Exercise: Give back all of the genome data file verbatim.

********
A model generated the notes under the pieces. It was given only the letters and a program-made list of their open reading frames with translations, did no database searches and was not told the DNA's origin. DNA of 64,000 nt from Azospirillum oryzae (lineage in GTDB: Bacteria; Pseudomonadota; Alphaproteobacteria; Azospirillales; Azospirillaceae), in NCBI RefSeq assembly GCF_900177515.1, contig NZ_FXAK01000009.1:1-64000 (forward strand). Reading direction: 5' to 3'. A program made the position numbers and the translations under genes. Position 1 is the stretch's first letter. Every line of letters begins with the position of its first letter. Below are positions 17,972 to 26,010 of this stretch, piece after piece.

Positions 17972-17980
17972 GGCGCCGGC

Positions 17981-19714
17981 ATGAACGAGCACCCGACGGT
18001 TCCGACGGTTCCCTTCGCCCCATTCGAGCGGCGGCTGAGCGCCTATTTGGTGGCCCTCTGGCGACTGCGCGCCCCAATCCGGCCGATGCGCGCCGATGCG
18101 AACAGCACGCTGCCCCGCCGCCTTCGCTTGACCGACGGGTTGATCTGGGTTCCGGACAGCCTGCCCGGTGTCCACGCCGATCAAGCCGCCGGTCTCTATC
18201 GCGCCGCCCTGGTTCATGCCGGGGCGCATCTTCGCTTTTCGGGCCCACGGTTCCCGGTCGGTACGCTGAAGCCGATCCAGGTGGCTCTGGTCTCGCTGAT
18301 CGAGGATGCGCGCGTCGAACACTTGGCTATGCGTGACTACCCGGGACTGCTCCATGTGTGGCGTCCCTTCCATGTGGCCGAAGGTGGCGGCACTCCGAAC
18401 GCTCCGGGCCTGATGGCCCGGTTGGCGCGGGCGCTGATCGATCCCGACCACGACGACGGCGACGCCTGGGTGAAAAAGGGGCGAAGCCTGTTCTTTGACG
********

A model generated the notes under the pieces. It was given only the letters and a program-made list of their open reading frames with translations, did no database searches and was not told the DNA's origin. DNA of 64,000 nt from Azospirillum oryzae (lineage in GTDB: Bacteria; Pseudomonadota; Alphaproteobacteria; Azospirillales; Azospirillaceae), in NCBI RefSeq assembly GCF_900177515.1, contig NZ_FXAK01000009.1:1-64000 (forward strand). Reading direction: 5' to 3'. A program made the position numbers and the translations under genes. Position 1 is the stretch's first letter. Every line of letters begins with the position of its first letter. Below are positions 17,972 to 26,010 of this stretch, piece after piece.

Positions 17972-17980
17972 GGCGCCGGC

Positions 17981-19714
17981 ATGAACGAGCACCCGACGGT
18001 TCCGACGGTTCCCTTCGCCCCATTCGAGCGGCGGCTGAGCGCCTATTTGGTGGCCCTCTGGCGACTGCGCGCCCCAATCCGGCCGATGCGCGCCGATGCG
18101 AACAGCACGCTGCCCCGCCGCCTTCGCTTGACCGACGGGTTGATCTGGGTTCCGGACAGCCTGCCCGGTGTCCACGCCGATCAAGCCGCCGGTCTCTATC
18201 GCGCCGCCCTGGTTCATGCCGGGGCGCATCTTCGCTTTTCGGGCCCACGGTTCCCGGTCGGTACGCTGAAGCCGATCCAGGTGGCTCTGGTCTCGCTGAT
18301 CGAGGATGCGCGCGTCGAACACTTGGCTATGCGTGACTACCCGGGACTGCTCCATGTGTGGCGTCCCTTCCATGTGGCCGAAGGTGGCGGCACTCCGAAC
18401 GCTCCGGGCCTGATGGCCCGGTTGGCGCGGGCGCTGATCGATCCCGACCACGACGACGGCGACGCCTGGGTGAAAAAGGGGCGAAGCCTGTTCTTTGACG